What is the Church's mission? What does it mean to participate in God's mission personally? How do "mission" and culture interact and conflict?
This book articulates various evangelical views regarding the church's mission and provides a healthy, vigorous, and gracious debate on this controversial topic. In a helpful Counterpoints format, this volume demonstrates the unique theological frameworks, doctrinal convictions, and missiological conclusions that inform and distinguish the views:
- Soteriological Mission: Jonathan Leeman
- Participatory Mission: Christopher Wright
- Contextual Mission: John Franke
- Ecumenical-Political Mission: Peter Leithart
Each contributor answers the same key questions based on their biblical interpretations and theological convictions:
- What is your biblical-theological framework for mission?
- How does your definition of mission inform your understanding of the church's mission?
- How does the Mission of God and Kingdom of God relate to the mission of the church?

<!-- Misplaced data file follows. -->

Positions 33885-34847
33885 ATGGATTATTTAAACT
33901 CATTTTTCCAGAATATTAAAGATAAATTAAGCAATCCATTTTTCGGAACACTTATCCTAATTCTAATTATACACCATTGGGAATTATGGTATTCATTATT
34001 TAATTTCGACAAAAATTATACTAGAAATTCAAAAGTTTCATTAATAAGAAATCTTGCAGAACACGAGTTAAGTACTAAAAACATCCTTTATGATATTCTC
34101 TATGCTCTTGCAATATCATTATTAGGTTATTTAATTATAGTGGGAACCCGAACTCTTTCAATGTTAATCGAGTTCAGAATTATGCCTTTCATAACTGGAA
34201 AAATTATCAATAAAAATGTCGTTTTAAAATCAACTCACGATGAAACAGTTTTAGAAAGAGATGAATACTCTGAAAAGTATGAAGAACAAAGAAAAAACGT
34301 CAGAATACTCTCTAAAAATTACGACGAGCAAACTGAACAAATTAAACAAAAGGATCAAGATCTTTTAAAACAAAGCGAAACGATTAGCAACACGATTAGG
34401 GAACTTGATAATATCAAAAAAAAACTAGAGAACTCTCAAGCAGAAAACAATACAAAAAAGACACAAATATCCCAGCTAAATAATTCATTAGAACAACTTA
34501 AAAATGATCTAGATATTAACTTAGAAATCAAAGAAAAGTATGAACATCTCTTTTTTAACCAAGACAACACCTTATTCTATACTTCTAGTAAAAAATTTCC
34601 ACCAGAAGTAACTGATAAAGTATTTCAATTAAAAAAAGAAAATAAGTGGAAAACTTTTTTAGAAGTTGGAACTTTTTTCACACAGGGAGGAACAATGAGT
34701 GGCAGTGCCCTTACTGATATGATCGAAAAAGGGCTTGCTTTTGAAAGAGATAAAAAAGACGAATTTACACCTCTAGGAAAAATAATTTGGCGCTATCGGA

- What is the gospel?
- How does your view on the gospel inform the mission of the church?
- How do verbal proclamation of the gospel, discipleship, corporate worship, caring for the poor, social justice, restoring shalom, developing culture, and international missions fit into the church's mission?
The interactive format helps readers get a clearer picture of why different conclusions are drawn and provide a fresh starting point for discussion and debate of the church's mission.
The Counterpoints series presents a comparison and critique of scholarly views on topics important to Christians that are both fair-minded and respectful of the biblical text. Each volume is a one-stop reference that allows readers to evaluate the different positions on a specific issue and form their own, educated opinion.